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Rose Breeders

Rose breeders are a patient bunch... it can take a lifetime to produce the perfect rose. If you ever do. How many of us actually consider the time, work, patience, and expertise that goes into producing the latest varieties in your local garden center?

The best breeders through the ages have been part gardener, part scientist, part rose historian, and part artist. Just wafting a bit of pollen around a rose then hoping you get some viable seed to plant next year is never going to produce anything of note.

Each new generation of rose breeder builds on the work and advances of the previous ones... we have never had such a wide variety of beautiful roses as we do today. So here is a tribute to some of the best, the notable, the people who gave us varieties that have become the backbone of our rose gardens. These are in no particular order.


Who hasn't heard of perhaps the most famous rose produced by Fench company Meilland, "Peace"? Perhaps the most poular Hybrid Tea ever, the "proper" name for this is actually "Madame A. Meilland".

Peace Rose
Peace, AKA "Madame A. Meilland"

In recent times, they seem to have specialized in low maintenance ground cover roses. You will be familar with the names of their most popular, "drift roses" and "knockout". They also produce a lovely group of roses known as "Romanticas".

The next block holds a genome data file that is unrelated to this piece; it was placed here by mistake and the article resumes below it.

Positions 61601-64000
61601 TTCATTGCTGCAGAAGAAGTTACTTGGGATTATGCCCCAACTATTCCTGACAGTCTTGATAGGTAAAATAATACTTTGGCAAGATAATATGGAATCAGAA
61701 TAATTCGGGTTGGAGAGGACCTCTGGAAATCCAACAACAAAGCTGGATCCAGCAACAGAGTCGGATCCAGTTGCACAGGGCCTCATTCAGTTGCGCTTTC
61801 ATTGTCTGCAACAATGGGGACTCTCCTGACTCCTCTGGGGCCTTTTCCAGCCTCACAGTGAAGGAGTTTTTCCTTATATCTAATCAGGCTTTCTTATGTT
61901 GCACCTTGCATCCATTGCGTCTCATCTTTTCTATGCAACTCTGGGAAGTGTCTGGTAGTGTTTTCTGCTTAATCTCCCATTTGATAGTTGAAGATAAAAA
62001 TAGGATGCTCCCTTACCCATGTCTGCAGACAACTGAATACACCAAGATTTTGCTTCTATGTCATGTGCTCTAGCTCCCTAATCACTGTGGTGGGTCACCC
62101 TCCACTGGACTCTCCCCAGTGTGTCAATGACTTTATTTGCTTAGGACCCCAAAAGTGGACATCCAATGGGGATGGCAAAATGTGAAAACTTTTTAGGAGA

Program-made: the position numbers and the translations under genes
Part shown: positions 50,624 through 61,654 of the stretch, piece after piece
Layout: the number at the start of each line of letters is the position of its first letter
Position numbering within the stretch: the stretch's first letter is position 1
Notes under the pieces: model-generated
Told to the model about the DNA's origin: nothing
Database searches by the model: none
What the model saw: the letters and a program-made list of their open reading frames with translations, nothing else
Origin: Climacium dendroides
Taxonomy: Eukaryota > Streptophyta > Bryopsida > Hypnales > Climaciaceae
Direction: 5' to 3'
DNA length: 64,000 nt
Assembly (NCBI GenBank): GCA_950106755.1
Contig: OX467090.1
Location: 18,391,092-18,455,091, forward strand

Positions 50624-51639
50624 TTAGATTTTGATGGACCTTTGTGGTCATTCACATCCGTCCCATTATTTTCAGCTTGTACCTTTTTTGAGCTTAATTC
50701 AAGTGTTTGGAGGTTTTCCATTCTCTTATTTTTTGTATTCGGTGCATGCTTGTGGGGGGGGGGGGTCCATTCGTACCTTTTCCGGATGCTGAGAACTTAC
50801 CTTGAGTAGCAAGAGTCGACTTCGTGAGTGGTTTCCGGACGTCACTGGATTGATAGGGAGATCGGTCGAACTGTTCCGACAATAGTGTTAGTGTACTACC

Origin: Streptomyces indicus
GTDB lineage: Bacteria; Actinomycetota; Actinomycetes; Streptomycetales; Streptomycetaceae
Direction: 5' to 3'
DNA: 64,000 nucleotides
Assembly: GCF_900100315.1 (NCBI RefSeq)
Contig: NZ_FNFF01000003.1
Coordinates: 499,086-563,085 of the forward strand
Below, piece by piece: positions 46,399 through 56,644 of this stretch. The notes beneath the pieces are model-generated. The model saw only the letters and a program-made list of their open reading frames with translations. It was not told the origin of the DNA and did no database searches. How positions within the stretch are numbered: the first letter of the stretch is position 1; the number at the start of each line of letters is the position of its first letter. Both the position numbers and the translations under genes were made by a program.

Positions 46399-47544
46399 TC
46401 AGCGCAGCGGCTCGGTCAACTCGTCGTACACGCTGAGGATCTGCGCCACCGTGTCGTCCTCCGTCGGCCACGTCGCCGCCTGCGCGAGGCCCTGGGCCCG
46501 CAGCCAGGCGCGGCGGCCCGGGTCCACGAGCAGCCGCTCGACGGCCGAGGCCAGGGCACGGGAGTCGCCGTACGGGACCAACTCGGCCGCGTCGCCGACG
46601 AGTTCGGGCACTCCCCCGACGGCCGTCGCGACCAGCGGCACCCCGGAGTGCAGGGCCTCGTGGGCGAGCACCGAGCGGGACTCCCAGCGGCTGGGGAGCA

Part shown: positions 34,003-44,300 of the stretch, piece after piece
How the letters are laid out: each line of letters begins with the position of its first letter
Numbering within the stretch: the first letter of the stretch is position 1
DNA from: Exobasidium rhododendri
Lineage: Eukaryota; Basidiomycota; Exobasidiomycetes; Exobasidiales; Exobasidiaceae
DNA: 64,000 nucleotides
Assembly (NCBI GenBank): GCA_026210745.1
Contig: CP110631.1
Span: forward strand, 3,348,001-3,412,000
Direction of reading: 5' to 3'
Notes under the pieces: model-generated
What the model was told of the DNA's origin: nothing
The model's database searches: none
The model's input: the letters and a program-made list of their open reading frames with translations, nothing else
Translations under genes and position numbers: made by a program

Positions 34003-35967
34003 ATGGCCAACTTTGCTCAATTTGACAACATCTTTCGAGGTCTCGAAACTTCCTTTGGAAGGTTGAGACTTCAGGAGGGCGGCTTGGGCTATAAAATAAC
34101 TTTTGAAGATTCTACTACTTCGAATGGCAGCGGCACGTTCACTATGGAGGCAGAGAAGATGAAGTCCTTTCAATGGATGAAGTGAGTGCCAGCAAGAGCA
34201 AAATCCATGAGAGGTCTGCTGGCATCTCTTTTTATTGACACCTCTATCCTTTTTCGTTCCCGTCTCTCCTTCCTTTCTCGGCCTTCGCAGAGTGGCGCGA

They have been in the flower business since the mid 19th century. The survived the world wars by sending out cuttings throughout the world. However, many of the older breeds were lost in a diseased nursery in the 1930s and so most of their flowers are dated from the WWII era to today. Certain nurseries in the United States now carry these types. Conard-Pyle is the main grower and distributor but Hortico is also a sales point as well. Palatine also has a handful of these varieties available.


Sam McGredy may be Irish, but he has done his best work when he relocated to New Zealand.

One of my favorite McGredy roses also happens to be one the most popular red climbers in NZ, Dublin Bay. This rose has so much going for it - strong color that doesn't fade, easy care and very disease resistant (in fact it seems to thrive on neglect) and extremely easy to grow from cuttings. The only (slight) drawback for me is that in common with many McGredy roses, it is somewhat light on frangrance.

If you watch the video, Sam says it takes around 10 years from that first pollination until a rose is ready for sale. So that just goes to show that breeders have to be in it for the long haul... no quick bucks in this field!

You Are Here:   Home Propagating Rose Breeders
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